Humira is the top-selling prescription drug by revenue.
The biologic drug is the first line of treatment on many formularies for treating rheumatoid arthritis, Crohn's disease and other autoimmune diseases. It's used to relieve pain and reduce inflammation.
But it does not work for everyone, and, with the average monthly price without insurance being $1,800 to $2,400 and its efficacy given a six-month chance, billions of dollars are being wasted, according to Alif Saleh, CEO of Scipher Medicine.
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It adds up to about $32 billion a year for the insurance industry and consumers, Saleh said.
"And prices have gone up over 80% in the last few years," he said.
While biosimilars are being developed, the drug is hard to replicate.
Humira is manufactured using protein antibodies from a living organism. It is a TNF inhibitor, a drug that suppresses the physiologic response to the tumor necrosis factor, or TNF, which is part of the inflammatory response. Unlike medication that is synthetically manufactured, biologics are almost impossible to replicate, which means a lot of time goes into creating Humira.
Scipher in Waltham, Massachusetts, has spent years coming up with a test to determine for which patients these TNF inhibitor drugs won't work. It is about to release that first test.
Scipher was set up as an academic institution about 10 years ago by four area blockbuster institutions: Brigham and Women's Hospital, Harvard, the Dana-Farber Cancer Institute and Northeastern University. It got its start in 2003, when founders Drs. Joseph Loscalzo and Laszlo Barabasi, building on the work of the Human Genome Project two years earlier, began constructing a map of how proteins influence human disease. Proteins make up the biology of the human cell. Scipher built a molecular map of all protein interactions that identified genomic signatures and linked to disease and predictive treatment outcomes.
"It's almost like the Manhattan Project in human biology," Saleh said. "We learned through that project how little we know."
What Saleh and others on his team didn't understand was the commercial market for their research.
"We knew we had this scientific ability," said Saleh, who has a background in molecular biology. "We didn't understand the commercial application."
The first thing they did was to visit eight of the largest payers in the country and ask them what they would want if the sky were the limit.
"It was like pouring gasoline on the fire," Saleh said. "We got incredibly emotional responses. But the remarkable thing was, almost every payer said, 'I need a test to predict the response to Humira.'"
During the third quarter, the precision medicine company expects to release PrismRA, a blood test that can predict non-responses to anti-TNFs such as Humira, Enbrel, Cimzia, Remicade, Simponi, Simponi Aria and Inflectra in patients with rheumatoid arthritis.
The product will be made available to all payers including Medicare.
Saleh said he expects a gradual marketing production.
"I think 2020 for us is about making the test available for everyone," he said.
But the company is already looking to determine which drugs will work, and that test is currently in development.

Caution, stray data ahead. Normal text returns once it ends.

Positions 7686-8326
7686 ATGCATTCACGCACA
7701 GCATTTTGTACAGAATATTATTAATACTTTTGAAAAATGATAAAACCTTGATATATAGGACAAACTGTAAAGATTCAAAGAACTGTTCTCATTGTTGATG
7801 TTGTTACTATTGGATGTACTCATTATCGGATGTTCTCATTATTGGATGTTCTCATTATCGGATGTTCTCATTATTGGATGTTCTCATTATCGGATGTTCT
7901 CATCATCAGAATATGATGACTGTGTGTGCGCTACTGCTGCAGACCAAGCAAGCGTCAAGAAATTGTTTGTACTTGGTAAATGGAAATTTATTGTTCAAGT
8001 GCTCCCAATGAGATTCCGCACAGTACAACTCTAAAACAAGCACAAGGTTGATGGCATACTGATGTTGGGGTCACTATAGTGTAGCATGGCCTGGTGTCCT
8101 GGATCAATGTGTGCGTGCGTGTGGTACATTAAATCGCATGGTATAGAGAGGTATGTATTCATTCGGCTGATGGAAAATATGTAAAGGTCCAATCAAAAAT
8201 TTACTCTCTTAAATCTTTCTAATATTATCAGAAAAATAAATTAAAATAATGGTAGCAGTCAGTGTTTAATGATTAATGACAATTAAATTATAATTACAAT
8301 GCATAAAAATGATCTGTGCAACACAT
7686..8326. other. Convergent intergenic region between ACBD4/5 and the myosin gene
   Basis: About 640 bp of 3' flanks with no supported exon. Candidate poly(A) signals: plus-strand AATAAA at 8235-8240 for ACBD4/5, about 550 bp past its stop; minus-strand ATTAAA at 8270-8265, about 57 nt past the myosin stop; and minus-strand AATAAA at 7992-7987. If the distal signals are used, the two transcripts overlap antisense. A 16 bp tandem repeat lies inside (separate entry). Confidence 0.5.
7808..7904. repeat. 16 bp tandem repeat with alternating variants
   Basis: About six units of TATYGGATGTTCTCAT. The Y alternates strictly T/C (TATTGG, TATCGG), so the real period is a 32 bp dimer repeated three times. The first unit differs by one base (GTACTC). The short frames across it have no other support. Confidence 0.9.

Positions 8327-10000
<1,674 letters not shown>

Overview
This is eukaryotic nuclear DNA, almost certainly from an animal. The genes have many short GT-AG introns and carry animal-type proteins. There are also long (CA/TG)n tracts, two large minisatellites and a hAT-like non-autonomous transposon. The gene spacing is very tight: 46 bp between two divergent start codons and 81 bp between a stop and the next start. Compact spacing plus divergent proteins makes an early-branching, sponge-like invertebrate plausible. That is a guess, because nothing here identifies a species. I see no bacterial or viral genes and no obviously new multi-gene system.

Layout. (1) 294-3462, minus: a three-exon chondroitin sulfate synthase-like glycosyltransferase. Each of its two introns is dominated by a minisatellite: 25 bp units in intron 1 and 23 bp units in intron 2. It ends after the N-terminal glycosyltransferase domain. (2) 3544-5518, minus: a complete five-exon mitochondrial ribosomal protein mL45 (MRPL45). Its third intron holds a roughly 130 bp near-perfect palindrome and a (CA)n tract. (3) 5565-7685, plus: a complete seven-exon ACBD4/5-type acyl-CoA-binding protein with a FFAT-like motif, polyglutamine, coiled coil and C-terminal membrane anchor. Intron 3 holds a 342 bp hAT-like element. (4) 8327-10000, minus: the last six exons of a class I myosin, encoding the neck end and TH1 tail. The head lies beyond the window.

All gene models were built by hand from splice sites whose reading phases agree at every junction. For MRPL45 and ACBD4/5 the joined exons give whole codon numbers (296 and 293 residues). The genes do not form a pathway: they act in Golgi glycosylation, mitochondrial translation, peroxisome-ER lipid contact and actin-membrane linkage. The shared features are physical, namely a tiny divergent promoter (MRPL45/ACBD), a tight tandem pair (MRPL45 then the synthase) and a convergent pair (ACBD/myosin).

WHY THIS MATTERS
Money is always a concern for insurers, especially when it comes to wasted reimbursement.
"Expense, reimbursement is key, which is why payers are keen to our strategy," Saleh said. "They're targeting $32 billion a year."
In the world of molecular diagnostic tests, the scientific community has to have payers onboard agreeing to reimburse for the test to have rheumatologists onboard to order that test for the patient.
"We've been working with payers for almost two years," Saleh said. "When this test hits the market, it is being reimbursed."
Series B financing has included investments of $25 million from Optum Ventures and other companies.
However, Saleh insists that the insurance industry's interest is more than about saving money.
"We're seeing across healthcare more value-based contracting," he said. "It's not only about cost, it's about outcomes."
THE LARGER TREND
Complicating the issue of getting the right drug to consumers is the current formulary system. Other drugs have been approved to treat what Humira treats, but they don't sell as well because of the formulary system called "cycling."
Cycling starts with the first line therapy and then moves down the list of drugs. It's hard for the smaller guys to move up in the formulary because they can't afford the rebates the big guys can pay, according to Saleh.
These are rebates paid to pharmacy benefit managers, which are passed on to insurers, which use them to lower the cost of premiums for all beneficiaries.
"Payers sort of created this problem for themselves," Saleh said.
In the cycle of drugs on a formulary, the first-line drug Humira is tried, and if that fails to work, then likely it would be Enbrel. If the patient still doesn't respond, the next drug might be Remicade.
"There's a lot of data that shows if they don't respond to one, they won't respond to the other," Saleh said.
Patients can cycle through these TNF drugs for years without responding. Then two years or more later, they may finally get the opportunity to go on a drug in a different drug class.
"What's terrible for patients is, if they go on the wrong drug, rheumatoid arthritis attacks the bone and there's bone erosion, and you can't undo that," he said. "Many are on opioids to manage the pain, it just accelerates."
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